# Supremum is Increasing relative to Product Ordering

## Theorem

Let $(S, \preceq)$ be an ordered set.

Let $I$ be a set.

Let $f, g: I \to S$.

Let $f \left[{I}\right]$ denote the image of $I$ under $f$.

Let:

$\forall i \in I: f \left({i}\right) \preceq g \left({i}\right)$

That is, let $f \preceq g$ in the product ordering.

Let $f \left[{I}\right]$ and $g \left[{I}\right]$ admit suprema.

Then:

$\sup f \left[{I}\right] \preceq \sup g \left[{I}\right]$

## Proof

Let $x \in f \left[{I}\right]$.

Then:

$\exists j \in I: f \left({j}\right) = x$

Then:

$f \left({j}\right) \prec g \left({j}\right)$

By the definition of supremum:

$\sup g \left[{I}\right]$ is an upper bound of $g \left[{I}\right]$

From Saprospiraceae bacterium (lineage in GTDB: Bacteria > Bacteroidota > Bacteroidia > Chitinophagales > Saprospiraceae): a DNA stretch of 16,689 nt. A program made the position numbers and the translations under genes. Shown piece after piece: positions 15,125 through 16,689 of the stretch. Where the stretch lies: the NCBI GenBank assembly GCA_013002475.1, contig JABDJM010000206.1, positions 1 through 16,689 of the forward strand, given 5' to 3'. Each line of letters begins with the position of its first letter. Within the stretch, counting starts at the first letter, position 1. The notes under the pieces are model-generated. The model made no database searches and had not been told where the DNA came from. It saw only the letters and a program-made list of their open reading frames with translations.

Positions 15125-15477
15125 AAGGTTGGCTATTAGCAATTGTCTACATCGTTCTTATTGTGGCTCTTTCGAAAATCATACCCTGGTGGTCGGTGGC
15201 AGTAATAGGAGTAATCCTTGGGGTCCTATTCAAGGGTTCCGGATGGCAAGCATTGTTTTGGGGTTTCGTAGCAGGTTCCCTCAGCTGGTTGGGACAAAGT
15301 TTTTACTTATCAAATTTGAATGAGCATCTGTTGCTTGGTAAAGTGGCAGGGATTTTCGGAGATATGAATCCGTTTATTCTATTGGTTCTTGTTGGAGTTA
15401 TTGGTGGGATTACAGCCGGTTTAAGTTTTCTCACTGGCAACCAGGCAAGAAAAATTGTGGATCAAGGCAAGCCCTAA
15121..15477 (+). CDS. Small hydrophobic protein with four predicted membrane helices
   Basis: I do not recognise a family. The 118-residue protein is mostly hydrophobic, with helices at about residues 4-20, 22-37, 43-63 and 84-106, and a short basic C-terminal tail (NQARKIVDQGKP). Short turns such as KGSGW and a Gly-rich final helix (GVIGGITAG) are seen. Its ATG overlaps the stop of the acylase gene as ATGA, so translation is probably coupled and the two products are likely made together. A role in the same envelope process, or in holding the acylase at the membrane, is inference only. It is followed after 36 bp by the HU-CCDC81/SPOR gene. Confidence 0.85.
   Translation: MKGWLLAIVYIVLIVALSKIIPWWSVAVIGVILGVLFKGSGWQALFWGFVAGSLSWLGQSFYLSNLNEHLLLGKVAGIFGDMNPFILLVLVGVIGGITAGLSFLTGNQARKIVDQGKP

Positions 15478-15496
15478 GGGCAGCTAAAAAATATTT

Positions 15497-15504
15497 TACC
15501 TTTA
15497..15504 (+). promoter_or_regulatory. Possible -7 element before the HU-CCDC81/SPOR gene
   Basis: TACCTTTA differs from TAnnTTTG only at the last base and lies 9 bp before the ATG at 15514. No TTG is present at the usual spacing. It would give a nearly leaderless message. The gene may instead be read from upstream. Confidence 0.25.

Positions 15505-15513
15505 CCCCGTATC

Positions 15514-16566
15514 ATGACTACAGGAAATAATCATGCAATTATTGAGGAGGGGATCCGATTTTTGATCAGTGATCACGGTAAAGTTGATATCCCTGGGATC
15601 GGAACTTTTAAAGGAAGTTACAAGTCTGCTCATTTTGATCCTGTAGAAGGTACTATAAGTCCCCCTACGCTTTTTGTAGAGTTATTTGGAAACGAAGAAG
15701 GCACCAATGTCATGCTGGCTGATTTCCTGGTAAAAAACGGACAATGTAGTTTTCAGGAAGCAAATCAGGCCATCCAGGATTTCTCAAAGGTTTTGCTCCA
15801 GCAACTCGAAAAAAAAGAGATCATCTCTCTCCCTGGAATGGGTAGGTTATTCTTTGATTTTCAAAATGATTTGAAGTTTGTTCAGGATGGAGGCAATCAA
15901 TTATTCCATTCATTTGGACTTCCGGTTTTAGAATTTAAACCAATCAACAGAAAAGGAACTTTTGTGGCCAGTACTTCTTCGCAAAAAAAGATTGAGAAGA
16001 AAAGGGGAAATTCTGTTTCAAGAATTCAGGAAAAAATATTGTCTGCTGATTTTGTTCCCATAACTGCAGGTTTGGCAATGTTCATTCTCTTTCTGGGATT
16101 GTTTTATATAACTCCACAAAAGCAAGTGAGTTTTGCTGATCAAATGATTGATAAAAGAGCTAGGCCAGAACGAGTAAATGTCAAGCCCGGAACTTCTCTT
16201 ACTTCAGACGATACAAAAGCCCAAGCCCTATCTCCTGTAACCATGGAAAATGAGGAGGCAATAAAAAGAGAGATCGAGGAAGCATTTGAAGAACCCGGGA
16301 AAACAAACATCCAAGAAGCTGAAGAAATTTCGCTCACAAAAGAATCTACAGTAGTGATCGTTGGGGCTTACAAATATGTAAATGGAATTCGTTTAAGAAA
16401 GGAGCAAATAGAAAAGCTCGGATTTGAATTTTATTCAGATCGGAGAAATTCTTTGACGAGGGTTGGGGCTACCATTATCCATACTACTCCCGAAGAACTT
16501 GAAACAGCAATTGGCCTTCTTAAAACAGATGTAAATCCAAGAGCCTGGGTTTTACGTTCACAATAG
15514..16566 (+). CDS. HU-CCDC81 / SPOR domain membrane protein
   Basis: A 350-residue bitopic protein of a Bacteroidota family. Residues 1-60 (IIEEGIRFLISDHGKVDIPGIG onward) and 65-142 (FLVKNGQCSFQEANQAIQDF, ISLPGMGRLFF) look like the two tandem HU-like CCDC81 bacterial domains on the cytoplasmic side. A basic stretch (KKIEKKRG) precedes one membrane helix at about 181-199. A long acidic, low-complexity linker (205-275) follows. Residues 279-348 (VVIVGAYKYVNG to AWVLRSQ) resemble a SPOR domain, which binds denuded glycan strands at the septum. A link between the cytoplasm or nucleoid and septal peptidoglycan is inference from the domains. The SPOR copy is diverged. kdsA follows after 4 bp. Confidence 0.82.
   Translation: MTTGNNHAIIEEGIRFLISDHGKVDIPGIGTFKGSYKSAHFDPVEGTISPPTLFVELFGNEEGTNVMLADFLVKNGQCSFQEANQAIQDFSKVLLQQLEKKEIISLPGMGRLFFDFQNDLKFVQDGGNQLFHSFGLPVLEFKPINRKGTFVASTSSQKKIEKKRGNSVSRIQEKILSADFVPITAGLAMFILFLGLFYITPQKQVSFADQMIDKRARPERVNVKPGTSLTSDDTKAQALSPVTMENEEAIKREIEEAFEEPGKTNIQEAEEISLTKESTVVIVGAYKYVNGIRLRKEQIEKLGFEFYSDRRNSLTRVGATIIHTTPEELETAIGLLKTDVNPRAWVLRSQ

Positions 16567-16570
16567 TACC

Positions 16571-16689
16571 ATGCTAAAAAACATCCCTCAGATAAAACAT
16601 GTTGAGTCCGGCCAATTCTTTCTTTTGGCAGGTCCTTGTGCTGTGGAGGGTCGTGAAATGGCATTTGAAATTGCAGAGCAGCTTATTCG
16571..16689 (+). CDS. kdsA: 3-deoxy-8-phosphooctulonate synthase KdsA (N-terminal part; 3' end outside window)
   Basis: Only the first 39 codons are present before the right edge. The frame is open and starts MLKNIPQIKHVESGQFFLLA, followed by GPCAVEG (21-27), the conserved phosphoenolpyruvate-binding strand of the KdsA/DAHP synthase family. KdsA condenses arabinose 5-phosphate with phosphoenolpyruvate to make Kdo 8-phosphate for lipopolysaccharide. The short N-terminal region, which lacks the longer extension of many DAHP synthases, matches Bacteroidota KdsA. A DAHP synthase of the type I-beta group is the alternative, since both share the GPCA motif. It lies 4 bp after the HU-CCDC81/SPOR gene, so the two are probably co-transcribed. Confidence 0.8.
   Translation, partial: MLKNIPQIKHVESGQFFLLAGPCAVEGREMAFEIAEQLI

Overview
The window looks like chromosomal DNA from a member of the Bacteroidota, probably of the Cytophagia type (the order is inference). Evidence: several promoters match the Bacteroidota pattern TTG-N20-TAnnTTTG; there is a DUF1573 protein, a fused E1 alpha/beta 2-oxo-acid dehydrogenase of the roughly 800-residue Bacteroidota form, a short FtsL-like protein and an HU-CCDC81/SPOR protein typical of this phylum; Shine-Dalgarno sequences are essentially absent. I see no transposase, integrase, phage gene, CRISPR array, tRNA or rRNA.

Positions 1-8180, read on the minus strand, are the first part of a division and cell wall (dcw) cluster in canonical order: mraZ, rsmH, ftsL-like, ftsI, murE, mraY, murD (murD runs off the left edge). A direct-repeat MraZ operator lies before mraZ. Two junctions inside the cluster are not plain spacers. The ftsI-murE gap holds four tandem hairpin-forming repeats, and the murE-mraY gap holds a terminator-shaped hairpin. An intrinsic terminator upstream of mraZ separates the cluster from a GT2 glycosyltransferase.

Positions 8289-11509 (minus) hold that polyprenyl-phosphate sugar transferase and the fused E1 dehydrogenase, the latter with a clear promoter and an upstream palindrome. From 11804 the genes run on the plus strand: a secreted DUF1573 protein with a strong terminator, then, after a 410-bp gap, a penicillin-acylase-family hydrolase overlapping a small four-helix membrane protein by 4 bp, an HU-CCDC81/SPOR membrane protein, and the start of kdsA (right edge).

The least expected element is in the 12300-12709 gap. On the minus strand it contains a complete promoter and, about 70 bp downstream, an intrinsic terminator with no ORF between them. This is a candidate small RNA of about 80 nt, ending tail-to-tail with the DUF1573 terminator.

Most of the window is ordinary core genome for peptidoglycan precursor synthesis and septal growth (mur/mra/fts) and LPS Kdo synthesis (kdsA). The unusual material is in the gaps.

Thus:

$g \left({j}\right) \preceq \sup g \left[{I}\right]$

Since $\preceq$ is transitive:

$x = f \left({j}\right) \preceq \sup g \left[{I}\right]$

Since this holds for all $x \in f \left[{I}\right]$, $\sup g \left[{I}\right]$ is an upper bound of $f \left[{I}\right]$.

Thus by the definition of supremum:

$\sup f \left[{I}\right] \preceq \sup g \left[{I}\right]$

$\blacksquare$